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Morphogenesis of Meaning

Translated by Franson Manjali

Jean Petitot

The original French version of «Morphogenesis of Meaning» was one of the important breakthroughs in cognitive semiolinguistics during the eighties. It provided a deep philosophical elaboration of René Thom’s Catastrophe Theory and exerted great influence on the main semiolinguistic schools in the world. Translated by Franson Manjali and revised with his help, the present English version focuses on dynamical modeling perspectives, the mathematical content of the models, and epistemologically foundational issues. The central problem dealt with is that of structure. Topological and dynamical models of morphogenesis are applied to structuralist theories such as phonology and categorical perception (Roman Jakobson), structural syntax and geometrical interpretation of case grammars (Lucien Tesnière, Louis Hjelmslev), narrative structures (Vladimir Propp, Claude Lévi-Strauss, Algirdas J. Greimas) as well as semiogenesis. It can be seen that there exists a theoretical convergence between many trends in American cognitive linguistics (Charles Fillmore, Len Talmy, Ron Langacker, George Lakoff) and the dynamical modeling perspectives which were developped in the context of European structuralism.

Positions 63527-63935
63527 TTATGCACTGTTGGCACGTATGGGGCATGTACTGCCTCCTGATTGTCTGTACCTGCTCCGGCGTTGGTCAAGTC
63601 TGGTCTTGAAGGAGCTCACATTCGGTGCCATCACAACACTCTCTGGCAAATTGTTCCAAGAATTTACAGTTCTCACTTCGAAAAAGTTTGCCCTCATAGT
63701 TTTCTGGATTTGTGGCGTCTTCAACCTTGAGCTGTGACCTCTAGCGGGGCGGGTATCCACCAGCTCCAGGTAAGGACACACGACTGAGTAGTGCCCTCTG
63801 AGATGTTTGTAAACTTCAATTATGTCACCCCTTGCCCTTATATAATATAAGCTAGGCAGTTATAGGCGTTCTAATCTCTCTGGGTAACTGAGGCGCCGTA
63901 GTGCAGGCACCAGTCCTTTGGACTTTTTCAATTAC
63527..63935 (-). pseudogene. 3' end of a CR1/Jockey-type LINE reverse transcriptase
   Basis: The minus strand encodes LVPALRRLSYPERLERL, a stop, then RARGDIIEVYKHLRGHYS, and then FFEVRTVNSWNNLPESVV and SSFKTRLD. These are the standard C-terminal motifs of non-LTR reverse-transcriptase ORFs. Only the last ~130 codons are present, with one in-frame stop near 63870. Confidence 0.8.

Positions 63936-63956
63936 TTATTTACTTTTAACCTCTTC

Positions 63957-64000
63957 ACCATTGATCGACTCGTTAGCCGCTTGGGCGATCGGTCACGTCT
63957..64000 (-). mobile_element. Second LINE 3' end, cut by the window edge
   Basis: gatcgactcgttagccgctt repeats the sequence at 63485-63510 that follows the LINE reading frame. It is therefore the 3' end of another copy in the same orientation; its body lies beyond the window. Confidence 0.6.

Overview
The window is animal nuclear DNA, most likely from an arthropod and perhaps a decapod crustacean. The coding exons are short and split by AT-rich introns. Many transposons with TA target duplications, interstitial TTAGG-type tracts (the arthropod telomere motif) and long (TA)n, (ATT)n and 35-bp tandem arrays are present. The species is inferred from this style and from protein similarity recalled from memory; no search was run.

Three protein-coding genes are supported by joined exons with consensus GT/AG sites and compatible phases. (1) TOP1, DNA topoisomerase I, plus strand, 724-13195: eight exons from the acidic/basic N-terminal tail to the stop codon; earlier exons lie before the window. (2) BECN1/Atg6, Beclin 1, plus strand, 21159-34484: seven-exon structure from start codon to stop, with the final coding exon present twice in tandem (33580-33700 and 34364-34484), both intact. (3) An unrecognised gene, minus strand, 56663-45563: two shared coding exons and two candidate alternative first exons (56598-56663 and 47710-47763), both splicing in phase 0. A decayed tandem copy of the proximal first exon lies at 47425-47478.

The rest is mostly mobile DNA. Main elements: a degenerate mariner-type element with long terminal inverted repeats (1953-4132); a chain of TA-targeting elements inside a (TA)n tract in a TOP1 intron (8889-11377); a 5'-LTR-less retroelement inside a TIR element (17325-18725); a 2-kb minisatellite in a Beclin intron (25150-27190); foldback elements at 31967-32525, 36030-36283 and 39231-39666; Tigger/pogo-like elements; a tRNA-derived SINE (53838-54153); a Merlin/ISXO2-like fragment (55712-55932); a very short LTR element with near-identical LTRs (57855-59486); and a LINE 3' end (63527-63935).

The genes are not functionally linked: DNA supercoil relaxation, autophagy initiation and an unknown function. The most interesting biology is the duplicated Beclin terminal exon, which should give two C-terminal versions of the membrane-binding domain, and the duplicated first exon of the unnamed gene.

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Cognitive Morphodynamics

Dynamical Morphological Models of Constituency in Perception and Syntax


Jean Petitot

This book – written in collaboration with René Doursat, director of the Complex Systems Institute, Paris – adds a new dimension to Cognitive Grammars. It provides a rigorous, operational mathematical foundation, which draws from topology, geometry and dynamical systems to model iconic «image-schemas» and «conceptual archetypes». It defends the thesis that René Thom’s morphodynamics is especially well suited to the task and allows to transform the morphological structures of perception into Gestalt-like, abstract, proto-linguistic schemas that can act as inputs into higher-level specific linguistic routines.
Cognitive Grammars have drawn upon the view that the deep syntactic and semantic structures of language, such as prepositions and case roles, are grounded in perception and action. This study raises difficult problems, which thus far have not been addressed as a mathematical challenge. Cognitive Morphodynamics shows how this gap can be filled.